There is, of course, that resonant old William Morris quote: "Have nothing in your houses that you do not know to be beautiful or believe to be useful". We feel this deep in our bones, and yet—the intersection of what is beautiful and what is useful is not a single point on a perfect axis. It's a collection, a constellation of activities and use cases, daily rituals and seasonal intentions, of memory and desire, of what you do, what you love, and how you want your world to feel.

The work of mosaic artist Maxine Midtbo is a living embodiment of this intersected collecting—constellations of found objects and shards, talismans of memory and desire composed and reimagined together into useful and beautiful objects whose purpose is both to conjure a feeling and to do the humble work of its chosen task. We were honored to dream up another future for a crop of our signature damaged deadstock bandanas with Maxine, for them to be "found", repurposed, and incorporated into one of her signature tactile sculptures, a resonant object of ritual that we know to be beautiful and believe to be useful—and everything in between.

We sat down with Maxine to talk about her process, about working with fabric, and the powerful joy of centering curiosity.


Maxine wears the Gia Sweater in Birch  




There is an archeological sense to your work and you often work with found ceramics, jewels, shells, and precious metals. How is working with cloth— something more ephemeral— for you?

Archeological in a metaphorical sense—the uncovering, bringing an object to surface and to light through reuse and reinterpretation. I’ve always been drawn to textiles. Similar to ceramics, it was one of the earliest art forms guided by necessity, so in many ways it doesn’t feel different at all. Incorporating this delicate material into my mosaic work is difficult and time consuming but the result feels precious and worthwhile.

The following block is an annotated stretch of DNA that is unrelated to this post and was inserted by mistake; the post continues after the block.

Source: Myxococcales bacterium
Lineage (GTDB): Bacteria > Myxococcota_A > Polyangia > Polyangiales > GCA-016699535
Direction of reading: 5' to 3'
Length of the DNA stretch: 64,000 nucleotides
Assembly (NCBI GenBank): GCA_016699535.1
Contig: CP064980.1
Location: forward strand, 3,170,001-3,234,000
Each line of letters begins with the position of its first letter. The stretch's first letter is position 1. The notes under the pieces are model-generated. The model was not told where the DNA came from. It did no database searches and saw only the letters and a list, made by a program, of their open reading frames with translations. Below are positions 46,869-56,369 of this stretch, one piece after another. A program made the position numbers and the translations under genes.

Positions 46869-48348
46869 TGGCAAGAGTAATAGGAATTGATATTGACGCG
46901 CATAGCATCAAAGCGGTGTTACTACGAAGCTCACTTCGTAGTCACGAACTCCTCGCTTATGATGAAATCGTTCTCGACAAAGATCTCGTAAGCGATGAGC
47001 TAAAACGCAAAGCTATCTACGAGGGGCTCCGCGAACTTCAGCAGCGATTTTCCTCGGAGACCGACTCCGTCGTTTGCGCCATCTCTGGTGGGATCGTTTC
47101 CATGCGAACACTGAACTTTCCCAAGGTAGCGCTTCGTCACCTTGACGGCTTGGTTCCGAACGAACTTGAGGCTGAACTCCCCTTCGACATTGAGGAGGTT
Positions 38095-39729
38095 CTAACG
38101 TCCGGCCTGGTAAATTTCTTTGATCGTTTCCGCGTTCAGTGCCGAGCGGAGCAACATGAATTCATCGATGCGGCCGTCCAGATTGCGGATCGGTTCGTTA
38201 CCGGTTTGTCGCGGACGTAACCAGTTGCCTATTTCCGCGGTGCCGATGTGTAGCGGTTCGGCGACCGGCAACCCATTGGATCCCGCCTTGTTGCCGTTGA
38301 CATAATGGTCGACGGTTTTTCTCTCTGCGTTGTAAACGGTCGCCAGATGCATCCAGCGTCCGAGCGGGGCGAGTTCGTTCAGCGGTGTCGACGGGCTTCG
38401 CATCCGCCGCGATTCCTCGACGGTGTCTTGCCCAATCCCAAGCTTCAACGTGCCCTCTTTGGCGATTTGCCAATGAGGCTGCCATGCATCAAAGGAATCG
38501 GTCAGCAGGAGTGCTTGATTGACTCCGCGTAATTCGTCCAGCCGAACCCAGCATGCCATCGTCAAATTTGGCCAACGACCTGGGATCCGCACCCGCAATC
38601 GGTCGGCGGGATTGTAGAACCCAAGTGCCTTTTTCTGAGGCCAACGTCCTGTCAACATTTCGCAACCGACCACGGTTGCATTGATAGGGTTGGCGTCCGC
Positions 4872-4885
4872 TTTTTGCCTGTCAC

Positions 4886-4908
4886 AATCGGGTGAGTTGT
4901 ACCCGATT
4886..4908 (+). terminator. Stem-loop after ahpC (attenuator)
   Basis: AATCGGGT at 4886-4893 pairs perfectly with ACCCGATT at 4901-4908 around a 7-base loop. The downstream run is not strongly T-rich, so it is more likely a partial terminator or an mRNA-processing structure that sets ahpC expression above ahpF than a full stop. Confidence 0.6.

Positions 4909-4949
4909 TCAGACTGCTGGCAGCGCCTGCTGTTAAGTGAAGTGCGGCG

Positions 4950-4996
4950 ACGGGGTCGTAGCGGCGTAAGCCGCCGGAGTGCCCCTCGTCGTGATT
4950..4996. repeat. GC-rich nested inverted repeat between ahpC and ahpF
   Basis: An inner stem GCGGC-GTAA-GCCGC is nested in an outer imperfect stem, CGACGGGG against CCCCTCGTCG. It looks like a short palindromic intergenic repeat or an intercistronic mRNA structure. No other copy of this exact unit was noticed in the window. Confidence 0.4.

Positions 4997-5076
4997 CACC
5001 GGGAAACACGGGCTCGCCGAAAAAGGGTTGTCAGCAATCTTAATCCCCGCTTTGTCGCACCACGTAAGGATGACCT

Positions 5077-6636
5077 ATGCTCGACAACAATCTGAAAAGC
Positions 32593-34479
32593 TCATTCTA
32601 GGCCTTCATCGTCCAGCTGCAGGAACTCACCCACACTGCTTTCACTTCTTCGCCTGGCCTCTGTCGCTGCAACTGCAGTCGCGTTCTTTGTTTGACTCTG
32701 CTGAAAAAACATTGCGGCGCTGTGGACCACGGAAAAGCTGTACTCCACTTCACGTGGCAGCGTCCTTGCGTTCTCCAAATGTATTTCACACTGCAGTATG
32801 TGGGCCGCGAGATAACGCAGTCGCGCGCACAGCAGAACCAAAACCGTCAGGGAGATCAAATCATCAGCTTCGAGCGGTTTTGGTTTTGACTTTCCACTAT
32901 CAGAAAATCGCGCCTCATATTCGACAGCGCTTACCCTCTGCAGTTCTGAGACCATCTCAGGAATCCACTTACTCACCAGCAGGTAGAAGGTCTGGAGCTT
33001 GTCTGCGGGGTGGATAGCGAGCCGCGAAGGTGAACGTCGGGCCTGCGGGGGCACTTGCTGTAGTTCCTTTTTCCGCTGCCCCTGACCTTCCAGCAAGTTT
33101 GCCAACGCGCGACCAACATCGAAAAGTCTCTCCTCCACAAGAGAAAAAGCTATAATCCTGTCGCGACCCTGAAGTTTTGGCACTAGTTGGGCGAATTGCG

Organic, opulent, or surrealistic are rarely words applied to workhouse objects of daily use, yet your pieces are both quotidian and psychedelic. What is the difference, for you, between an objet d'art and an objet utilitaire?

Utilitarian objects let function inform the design, objet d’art let aesthetics inform the design. I’m interested in the space between. Objects we bring into our lives because we are drawn to them visually or by the way they make us feel, communicate our taste and curiosity, and thus serve a function in our lives as well. The pieces we create for Memor will never be meant to replace the practical, and are not the most straightforward means to an end for a functional object. Instead they are meant to serve as conversation pieces, not immediately obvious to the eye, that ask the beholder to engage from a place of curiosity or lightheartedness.


How do you want to feel in your clothes?

I want to feel integrated, like my clothes are reflecting how I'm feeling or what I'm inspired by in that moment in time.





Maxine wears the Reva Tank, Cara Straight Jean, and 1930's Bandana in Ash.



Maxine wears the Sloan Cardigan in Root and Utility Pant.  






How does that inform your personal style?

My personal style isn’t defined by a specific look. Whether it’s what I wear, bring into my home, or create, I just choose pieces I’m drawn to. I love interesting texture, exaggerated shapes, the imperfect, handmade, or one off pieces that feel experimental.


We love the sense of unique wholeness that comes with your work, a sense of coherence brought together out of brokenness. What do you want your pieces to tell us about balancing wholeness, utility, and/or beauty?

I like holding two opposite ideas at once. I want the fragments and imperfection of the work to gently push back on our culture of perfectionism in silent rebellion.


What brings you joy in the present? What are you dreaming about for the future?

I’m finding joy in infusing humor and playfulness into what I create and connecting with those I encounter along the way. I’m dreaming of creating space and moments IRL for deeper connection with my community of online supporters and collaborators in the near future.



View our limited edition collaboration with Maxine and Memor Studio here.

Follow Memor Studio on Instagram here, and explore more of Maxine's creations here. Photos by Egan Parks.

Shop Maxine's OZMA picks here.







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